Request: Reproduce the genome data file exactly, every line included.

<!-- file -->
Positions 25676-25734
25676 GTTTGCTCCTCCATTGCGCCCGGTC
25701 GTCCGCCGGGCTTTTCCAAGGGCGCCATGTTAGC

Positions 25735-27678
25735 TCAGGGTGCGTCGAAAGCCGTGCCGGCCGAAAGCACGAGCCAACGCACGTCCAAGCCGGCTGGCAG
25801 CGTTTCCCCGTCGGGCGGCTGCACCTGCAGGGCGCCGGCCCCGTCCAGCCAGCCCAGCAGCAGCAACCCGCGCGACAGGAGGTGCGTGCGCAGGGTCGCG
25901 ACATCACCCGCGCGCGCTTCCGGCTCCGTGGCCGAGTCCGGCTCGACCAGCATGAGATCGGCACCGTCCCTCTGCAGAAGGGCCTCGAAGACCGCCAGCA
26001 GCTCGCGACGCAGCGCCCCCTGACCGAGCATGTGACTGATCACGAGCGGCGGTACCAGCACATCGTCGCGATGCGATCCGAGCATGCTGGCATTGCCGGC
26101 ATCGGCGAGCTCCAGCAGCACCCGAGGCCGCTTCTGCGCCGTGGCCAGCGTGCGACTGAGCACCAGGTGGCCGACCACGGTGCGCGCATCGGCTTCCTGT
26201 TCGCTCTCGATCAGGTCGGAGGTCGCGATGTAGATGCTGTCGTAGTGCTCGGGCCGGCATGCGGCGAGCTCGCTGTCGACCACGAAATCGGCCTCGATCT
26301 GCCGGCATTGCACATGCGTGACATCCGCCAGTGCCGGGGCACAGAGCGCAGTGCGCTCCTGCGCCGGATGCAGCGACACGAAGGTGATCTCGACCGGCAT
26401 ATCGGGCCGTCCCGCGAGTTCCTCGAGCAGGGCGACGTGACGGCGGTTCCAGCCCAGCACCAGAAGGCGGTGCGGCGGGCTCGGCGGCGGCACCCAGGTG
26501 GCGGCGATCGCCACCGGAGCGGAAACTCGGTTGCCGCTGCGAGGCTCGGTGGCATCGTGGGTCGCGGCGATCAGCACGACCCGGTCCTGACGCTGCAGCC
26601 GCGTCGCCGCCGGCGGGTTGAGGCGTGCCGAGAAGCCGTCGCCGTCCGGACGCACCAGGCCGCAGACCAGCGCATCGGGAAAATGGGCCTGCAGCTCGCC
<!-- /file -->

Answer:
Positions 25676-25734
25676 GTTTGCTCCTCCATTGCGCCCGGTC
25701 GTCCGCCGGGCTTTTCCAAGGGCGCCATGTTAGC

Positions 25735-27678
25735 TCAGGGTGCGTCGAAAGCCGTGCCGGCCGAAAGCACGAGCCAACGCACGTCCAAGCCGGCTGGCAG
25801 CGTTTCCCCGTCGGGCGGCTGCACCTGCAGGGCGCCGGCCCCGTCCAGCCAGCCCAGCAGCAGCAACCCGCGCGACAGGAGGTGCGTGCGCAGGGTCGCG
25901 ACATCACCCGCGCGCGCTTCCGGCTCCGTGGCCGAGTCCGGCTCGACCAGCATGAGATCGGCACCGTCCCTCTGCAGAAGGGCCTCGAAGACCGCCAGCA
26001 GCTCGCGACGCAGCGCCCCCTGACCGAGCATGTGACTGATCACGAGCGGCGGTACCAGCACATCGTCGCGATGCGATCCGAGCATGCTGGCATTGCCGGC
26101 ATCGGCGAGCTCCAGCAGCACCCGAGGCCGCTTCTGCGCCGTGGCCAGCGTGCGACTGAGCACCAGGTGGCCGACCACGGTGCGCGCATCGGCTTCCTGT
26201 TCGCTCTCGATCAGGTCGGAGGTCGCGATGTAGATGCTGTCGTAGTGCTCGGGCCGGCATGCGGCGAGCTCGCTGTCGACCACGAAATCGGCCTCGATCT
26301 GCCGGCATTGCACATGCGTGACATCCGCCAGTGCCGGGGCACAGAGCGCAGTGCGCTCCTGCGCCGGATGCAGCGACACGAAGGTGATCTCGACCGGCAT
26401 ATCGGGCCGTCCCGCGAGTTCCTCGAGCAGGGCGACGTGACGGCGGTTCCAGCCCAGCACCAGAAGGCGGTGCGGCGGGCTCGGCGGCGGCACCCAGGTG
26501 GCGGCGATCGCCACCGGAGCGGAAACTCGGTTGCCGCTGCGAGGCTCGGTGGCATCGTGGGTCGCGGCGATCAGCACGACCCGGTCCTGACGCTGCAGCC
26601 GCGTCGCCGCCGGCGGGTTGAGGCGTGCCGAGAAGCCGTCGCCGTCCGGACGCACCAGGCCGCAGACCAGCGCATCGGGAAAATGGGCCTGCAGCTCGCC